Two studies say surgery can halt Type 2 diabetes
CHICAGO — New research gives clear proof that weight-loss surgery can reverse and possibly cure diabetes, and doctors say the operation should be offered sooner to more people with the disease — not just as a last resort.
The two studies, released Monday, are the first to compare stomach-reducing operations with medicines alone for “diabesity” — Type 2 diabetes brought on by obesity. Millions of Americans have this and can’t make enough insulin or use what they do make to process sugar from food.
Both studies found that surgery helped far more patients achieve normal blood-sugar levels than medicines alone did.
The results were dramatic: Some people were able to stop taking insulin as soon as three days after their operations. Cholesterol and other heart risk factors also greatly improved.
Doctors don’t like to say “cure” because they can’t promise a disease will never come back. But in one study, most surgery patients were able to stop all diabetes drugs and have their disease stay in remission for at least two years. None of those treated with medicines alone could do that.
“It is a major advance,” said Dr. John Buse of the University of North Carolina at Chapel Hill, a leading diabetes expert who had no role in the studies. Dr. Buse said he often recommends surgery to patients who are obese and can’t control their blood-sugar through medications, but many are leery of it. “This evidence will help convince them that this really is an important therapy to at least consider,” he said.
There were signs that the surgery itself — not just weight loss — helps reverse diabetes. Food makes the gut produce hormones to spur insulin, so trimming away part of it surgically may affect those hormones, doctors think.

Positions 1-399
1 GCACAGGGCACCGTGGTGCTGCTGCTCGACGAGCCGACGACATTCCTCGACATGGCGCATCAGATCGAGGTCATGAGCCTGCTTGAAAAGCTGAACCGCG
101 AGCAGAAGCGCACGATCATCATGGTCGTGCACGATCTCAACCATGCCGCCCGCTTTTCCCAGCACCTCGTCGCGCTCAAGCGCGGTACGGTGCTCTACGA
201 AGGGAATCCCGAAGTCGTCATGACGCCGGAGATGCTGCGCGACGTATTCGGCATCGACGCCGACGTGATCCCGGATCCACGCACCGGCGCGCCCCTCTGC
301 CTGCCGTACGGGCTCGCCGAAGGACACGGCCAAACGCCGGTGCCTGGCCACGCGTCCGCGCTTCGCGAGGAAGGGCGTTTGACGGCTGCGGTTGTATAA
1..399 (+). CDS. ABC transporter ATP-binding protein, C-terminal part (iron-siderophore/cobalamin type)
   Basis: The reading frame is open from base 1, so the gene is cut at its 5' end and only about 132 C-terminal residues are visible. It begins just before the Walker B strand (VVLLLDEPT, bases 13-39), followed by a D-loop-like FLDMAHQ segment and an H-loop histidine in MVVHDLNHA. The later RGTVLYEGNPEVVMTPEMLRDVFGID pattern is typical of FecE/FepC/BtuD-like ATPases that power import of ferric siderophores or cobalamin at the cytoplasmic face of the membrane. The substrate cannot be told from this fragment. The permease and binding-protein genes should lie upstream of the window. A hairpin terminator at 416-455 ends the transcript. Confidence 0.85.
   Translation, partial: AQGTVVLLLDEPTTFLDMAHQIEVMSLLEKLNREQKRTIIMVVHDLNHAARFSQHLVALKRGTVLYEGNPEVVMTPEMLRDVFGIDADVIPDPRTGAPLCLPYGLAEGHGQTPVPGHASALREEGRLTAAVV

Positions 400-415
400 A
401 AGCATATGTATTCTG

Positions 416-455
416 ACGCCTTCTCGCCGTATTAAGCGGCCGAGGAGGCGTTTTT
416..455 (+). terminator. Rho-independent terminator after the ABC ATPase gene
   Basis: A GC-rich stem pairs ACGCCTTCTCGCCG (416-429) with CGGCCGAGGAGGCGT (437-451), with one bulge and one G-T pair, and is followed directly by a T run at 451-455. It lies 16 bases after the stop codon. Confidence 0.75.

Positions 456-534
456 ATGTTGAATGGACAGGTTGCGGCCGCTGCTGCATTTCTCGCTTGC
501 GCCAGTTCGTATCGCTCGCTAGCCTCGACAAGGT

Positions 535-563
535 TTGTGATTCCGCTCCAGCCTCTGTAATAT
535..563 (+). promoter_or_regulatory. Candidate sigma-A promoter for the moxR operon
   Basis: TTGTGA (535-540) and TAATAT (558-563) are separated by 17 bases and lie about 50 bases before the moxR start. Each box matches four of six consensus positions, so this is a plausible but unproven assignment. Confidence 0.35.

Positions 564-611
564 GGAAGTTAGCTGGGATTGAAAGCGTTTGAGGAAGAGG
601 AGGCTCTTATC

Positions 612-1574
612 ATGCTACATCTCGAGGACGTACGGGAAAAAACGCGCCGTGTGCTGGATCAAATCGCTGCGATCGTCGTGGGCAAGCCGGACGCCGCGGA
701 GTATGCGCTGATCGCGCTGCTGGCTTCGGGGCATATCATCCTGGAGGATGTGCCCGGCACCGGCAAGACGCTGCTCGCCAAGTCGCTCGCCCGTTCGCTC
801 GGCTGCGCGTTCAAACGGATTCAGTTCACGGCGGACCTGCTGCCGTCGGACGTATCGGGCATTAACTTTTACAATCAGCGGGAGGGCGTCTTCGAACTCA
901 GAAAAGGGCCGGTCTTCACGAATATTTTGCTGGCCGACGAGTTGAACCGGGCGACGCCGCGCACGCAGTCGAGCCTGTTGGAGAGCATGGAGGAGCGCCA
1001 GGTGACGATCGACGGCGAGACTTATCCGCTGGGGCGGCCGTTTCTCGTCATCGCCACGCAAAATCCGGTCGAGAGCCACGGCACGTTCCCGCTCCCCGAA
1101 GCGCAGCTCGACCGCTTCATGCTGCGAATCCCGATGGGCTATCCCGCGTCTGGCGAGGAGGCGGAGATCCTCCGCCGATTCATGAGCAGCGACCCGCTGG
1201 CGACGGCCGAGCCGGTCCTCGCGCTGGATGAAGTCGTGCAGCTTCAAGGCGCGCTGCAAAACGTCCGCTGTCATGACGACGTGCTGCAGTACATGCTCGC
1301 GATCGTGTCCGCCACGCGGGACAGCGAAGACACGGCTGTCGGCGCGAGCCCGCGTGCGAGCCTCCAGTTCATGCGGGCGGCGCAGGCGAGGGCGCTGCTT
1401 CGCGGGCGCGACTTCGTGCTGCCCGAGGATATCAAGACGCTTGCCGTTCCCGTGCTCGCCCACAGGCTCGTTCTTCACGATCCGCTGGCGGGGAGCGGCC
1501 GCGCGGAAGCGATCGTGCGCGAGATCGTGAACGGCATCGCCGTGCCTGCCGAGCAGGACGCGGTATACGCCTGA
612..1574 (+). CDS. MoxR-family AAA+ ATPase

Weight-loss surgery “has proven to be a very appropriate and excellent treatment for diabetes,” said one study co-leader, Dr. Francesco Rubino, chief of diabetes surgery at New York-Presbyterian Hospital/Weill Cornell Medical Center. “The most proper name for the surgery would be diabetes surgery.”
The studies were published online by the New England Journal of Medicine, and the larger one was presented Monday at an American College of Cardiology conference in Chicago.
Tamikka McCray, 39, who lives in New York and works for the city’s Human Resources Administration, also had success from her surgery a year and a half ago. When she left the hospital, her diabetes had disappeared before any major weight loss had a chance to occur.
“That was the crazy part,” she said. “I didn’t understand that when they came in and they checked it. My sugars were normal.” She added: “I left the hospital with no medication. And I haven’t been on anything since.”
More than a third of American adults are obese, and more than 8 percent have diabetes, a major cause of heart disease, strokes and kidney failure. Between 5 million and 10 million are like the people in these studies, with both problems.
For a century, doctors have been treating diabetes with pills and insulin, plus encouraging weight loss and exercise with limited success. Few very obese people can drop enough pounds without surgery, and many of the medicines used to treat diabetes can cause weight gain, making things worse.